Suddenly, war became close and personal


Some of TV's best non-fiction moments have come from "American Experience" and/or the Burns boys, Ric and Ken. Now Ric Burns has a superb new "Experience" documentary Tuesday (Sept.18); here's the story I sent to papers:

By MIKE HUGHES

It was going to be a quick fight, a
skirmish between neighbors. Abraham Lincoln accepted 30-day
enlistments to fight the uprising in the South.

And then the Civil War kept growing,
leaving unidentified bodies scattered in the countryside. There was,
filmmaker Ric Burns said,a “complete lack of preparation that
either side had for death tolls and casualties on this scale.”

It was all in front of people. Many saw
the bodies; others saw a compelling photo exhibit by Mathew Brady.
“There was a quite realistic access to the horrors of war,” said
author Drew Gilpin Faust.

That became the core of her book (“This
Republic of Suffering”) and now of Burns' PBS documentary, “Death
and the Civil War.”

Certainly, Burns has viewed the subject
before. He worked with his brother Ken on the 1990 “The Civil War,”
which won Emmys, a Peabody and more.

But PBS' “American Experience”
asked him to do a film based on the book by Faust, who is president
of Harvard. He was soon startled by the details.

“It's as if no one was in charge,”
Burns said. “It's as if no one had any idea – which, indeed, they
didn't – that war was going to be fought on this scale ….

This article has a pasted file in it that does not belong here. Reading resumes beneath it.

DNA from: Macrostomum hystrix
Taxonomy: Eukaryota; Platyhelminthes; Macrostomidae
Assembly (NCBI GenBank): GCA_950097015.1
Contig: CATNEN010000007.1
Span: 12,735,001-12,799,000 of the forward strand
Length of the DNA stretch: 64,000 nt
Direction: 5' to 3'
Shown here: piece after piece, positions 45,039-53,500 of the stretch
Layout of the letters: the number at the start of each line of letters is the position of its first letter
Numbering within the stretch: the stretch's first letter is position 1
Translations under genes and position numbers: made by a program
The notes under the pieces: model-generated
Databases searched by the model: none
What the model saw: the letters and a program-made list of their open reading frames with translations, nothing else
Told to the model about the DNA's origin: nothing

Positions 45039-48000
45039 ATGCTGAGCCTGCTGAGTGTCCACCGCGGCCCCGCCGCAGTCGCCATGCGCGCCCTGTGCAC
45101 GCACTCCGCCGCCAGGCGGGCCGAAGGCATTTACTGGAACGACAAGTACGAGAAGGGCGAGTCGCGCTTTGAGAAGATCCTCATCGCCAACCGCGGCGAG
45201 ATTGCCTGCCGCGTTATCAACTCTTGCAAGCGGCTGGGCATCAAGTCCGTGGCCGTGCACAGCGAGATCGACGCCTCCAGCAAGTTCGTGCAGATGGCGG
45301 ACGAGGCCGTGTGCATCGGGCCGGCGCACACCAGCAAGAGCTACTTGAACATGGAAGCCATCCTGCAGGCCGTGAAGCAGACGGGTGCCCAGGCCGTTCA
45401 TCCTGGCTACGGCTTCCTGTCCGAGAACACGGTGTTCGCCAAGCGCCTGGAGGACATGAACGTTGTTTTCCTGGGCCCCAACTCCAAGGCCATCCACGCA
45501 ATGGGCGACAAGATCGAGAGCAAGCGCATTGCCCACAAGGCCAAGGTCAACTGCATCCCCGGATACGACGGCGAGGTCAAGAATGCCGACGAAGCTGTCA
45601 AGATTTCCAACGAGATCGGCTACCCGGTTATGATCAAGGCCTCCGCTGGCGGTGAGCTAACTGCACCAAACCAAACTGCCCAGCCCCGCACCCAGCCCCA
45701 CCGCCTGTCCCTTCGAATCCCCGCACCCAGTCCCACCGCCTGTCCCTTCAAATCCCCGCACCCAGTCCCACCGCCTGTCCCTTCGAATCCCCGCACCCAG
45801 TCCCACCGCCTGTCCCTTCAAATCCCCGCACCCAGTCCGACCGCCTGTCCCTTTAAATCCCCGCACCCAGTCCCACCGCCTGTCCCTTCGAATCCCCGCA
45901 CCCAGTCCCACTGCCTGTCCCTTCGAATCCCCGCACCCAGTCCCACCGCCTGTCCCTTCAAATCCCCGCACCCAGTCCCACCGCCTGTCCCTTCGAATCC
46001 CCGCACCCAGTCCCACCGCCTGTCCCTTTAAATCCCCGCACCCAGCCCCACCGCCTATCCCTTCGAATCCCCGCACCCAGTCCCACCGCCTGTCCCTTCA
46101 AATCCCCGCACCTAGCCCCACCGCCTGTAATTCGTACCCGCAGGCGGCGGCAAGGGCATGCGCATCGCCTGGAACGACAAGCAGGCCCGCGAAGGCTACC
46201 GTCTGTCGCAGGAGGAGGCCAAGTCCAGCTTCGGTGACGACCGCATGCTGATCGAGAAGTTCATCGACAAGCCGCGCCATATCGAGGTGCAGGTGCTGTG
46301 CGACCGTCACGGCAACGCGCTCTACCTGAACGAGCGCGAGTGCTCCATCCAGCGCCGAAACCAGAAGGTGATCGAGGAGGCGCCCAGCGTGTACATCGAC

“There was no ambulance corps until
1864 in the Union Army. There was no system organized for burying the
dead. There was no system for notifying next of kin.”

Almost half the dead were never
identified, Faust said. Years after the war, people kept thinking
their loved one might wander back.

On one level, this brought
extraordinary volunteer efforts. A patent clerk, Clara Barton, filled
a wagon with medical supplies and took them to the front lines; after
the war, she started the Missing Soldiers Office, imploring the
government to do more.

On another, it changed government
itself. The federal structure started to become directly involved.

“It became a huge national project,”
Faust said, “and the origins of the American national cemetery
system; 303,000 Union soldiers were found and reburied in the years
following the Civil War.”

All of this is told through photos,
letters and artifacts, many of which Faust had already found for her
book. “Imagine if your good fortune is that you have the president
of Harvard as your chief research assistant and also unpaid,” Burns
said.

At the Museum of the Confederacy, she
showed him the letter James Robert Montgomery wrote in his final
hours to his father. “You can see the blood splattered on the
page,” Burns said.

It was a personal and permanent
reminder of the impact of death and the Civil War.

– “Death and the Civil War,”
under the “American Experience” banner

– 8-10 p.m. Tuesday, Sept. 18, PBS
(check local listings)